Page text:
AbstractWe have shown that individuals with visual-motor experience exhibit interference from secondary motor tasks when making perceptual decisions. This is consistent with the motor simulation hypothesis of action prediction. Because of the interference, despite concurrent accrual of visual and motor experiences, this simulation appears to be automatic. However, it has been suggested that we can acquire separate (visual)motor and purely visual representations that allow for accuracy in the presence of motor interference. Therefore, we trained people (N=16 to date) to develop separate (visual)motor and visual representations. "Motor" practice involved learning to throw darts at 3 sections of a dartboard. "Visual" practice involved matching occluded throws with landing outcomes, on video. One group (Motor>Vis) underwent motor practice on day1 and visual on day2. The Vis>Motor group did the reverse. Prediction tasks (judging outcomes from occluded clips) were performed by both groups before and after practice each day, and some trials involved secondary motor tasks (pushing on a force gauge). Consistent with previous work, the Motor>Vis group improved prediction accuracy on day1, except when performing the secondary task. After visual practice on day2, prediction accuracy was maintained, but now there was no interference. The Vis>Motor group, after day1 visual training, showed a similar improvement in prediction accuracy, with no decrement under secondary task conditions. After motor training on day2, accuracy was maintained, without interference. These data suggest that motor simulation is not automatic, and that separately-acquired motor and visual experiences allow flexibility in adopting prediction strategies most robust to external task demands.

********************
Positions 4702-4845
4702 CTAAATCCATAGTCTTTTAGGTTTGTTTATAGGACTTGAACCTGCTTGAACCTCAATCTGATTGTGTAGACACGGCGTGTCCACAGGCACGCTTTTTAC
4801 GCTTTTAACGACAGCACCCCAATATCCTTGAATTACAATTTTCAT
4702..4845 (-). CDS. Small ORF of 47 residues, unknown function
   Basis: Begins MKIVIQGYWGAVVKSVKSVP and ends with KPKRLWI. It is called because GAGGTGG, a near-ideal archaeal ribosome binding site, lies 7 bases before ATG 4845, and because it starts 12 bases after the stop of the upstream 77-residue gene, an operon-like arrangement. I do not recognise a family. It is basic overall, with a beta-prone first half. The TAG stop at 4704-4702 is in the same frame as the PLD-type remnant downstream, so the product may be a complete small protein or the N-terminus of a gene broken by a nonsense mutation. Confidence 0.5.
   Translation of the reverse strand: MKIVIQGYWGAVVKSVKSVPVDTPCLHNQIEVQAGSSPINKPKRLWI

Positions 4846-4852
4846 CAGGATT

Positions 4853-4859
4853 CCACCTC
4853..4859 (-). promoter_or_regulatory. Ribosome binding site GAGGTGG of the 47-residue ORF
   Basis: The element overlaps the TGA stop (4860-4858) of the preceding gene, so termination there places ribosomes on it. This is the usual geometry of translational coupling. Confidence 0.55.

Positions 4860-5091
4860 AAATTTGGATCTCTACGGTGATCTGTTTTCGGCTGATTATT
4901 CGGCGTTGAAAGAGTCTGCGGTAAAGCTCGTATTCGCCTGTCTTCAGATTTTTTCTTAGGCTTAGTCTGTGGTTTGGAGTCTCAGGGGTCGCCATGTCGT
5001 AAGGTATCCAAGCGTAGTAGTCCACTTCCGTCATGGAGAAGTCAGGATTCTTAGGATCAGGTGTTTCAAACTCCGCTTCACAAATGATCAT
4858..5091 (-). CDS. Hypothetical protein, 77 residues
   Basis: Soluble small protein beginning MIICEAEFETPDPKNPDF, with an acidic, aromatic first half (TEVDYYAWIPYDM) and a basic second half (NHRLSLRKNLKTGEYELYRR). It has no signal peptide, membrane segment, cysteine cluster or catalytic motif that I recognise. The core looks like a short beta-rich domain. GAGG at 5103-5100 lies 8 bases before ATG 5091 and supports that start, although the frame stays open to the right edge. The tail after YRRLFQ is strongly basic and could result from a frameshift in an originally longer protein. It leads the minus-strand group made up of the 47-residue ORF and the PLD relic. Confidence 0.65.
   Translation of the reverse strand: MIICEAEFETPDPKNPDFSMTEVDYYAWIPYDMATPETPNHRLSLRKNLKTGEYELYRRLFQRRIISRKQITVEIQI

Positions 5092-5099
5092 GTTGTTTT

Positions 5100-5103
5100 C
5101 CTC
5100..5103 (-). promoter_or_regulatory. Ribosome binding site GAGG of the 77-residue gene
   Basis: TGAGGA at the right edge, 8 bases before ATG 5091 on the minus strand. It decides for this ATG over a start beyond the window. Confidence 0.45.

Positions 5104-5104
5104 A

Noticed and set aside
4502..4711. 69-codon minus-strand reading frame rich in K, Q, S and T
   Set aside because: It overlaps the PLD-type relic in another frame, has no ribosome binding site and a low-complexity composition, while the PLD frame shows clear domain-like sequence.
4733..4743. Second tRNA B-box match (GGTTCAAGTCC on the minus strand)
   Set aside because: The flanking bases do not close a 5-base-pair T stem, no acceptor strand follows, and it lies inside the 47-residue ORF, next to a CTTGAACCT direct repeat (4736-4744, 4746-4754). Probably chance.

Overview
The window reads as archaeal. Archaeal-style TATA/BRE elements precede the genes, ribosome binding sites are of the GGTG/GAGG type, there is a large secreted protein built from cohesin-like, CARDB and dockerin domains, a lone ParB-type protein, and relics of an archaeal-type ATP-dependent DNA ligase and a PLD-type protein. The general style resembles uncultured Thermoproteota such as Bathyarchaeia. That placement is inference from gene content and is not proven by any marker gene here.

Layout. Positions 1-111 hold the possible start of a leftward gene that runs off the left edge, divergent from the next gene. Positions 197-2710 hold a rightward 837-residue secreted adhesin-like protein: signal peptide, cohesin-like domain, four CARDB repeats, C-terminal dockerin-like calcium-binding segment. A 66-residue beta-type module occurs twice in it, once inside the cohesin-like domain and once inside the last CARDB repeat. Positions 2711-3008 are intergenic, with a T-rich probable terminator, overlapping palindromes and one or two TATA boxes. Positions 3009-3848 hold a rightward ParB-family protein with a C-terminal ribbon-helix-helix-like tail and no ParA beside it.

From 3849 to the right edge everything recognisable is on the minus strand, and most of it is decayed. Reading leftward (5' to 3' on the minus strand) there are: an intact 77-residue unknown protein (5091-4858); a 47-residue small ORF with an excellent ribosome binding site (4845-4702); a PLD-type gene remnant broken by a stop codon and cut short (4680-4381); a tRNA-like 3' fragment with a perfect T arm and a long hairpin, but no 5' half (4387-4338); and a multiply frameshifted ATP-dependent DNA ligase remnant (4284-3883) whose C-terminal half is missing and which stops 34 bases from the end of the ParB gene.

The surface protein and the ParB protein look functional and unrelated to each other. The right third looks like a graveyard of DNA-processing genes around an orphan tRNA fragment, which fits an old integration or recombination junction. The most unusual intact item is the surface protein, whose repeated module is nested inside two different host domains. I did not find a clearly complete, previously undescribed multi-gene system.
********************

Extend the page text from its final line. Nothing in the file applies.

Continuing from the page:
Acknowledgments: The last author would like to acknowledge NSERC for financial support of this research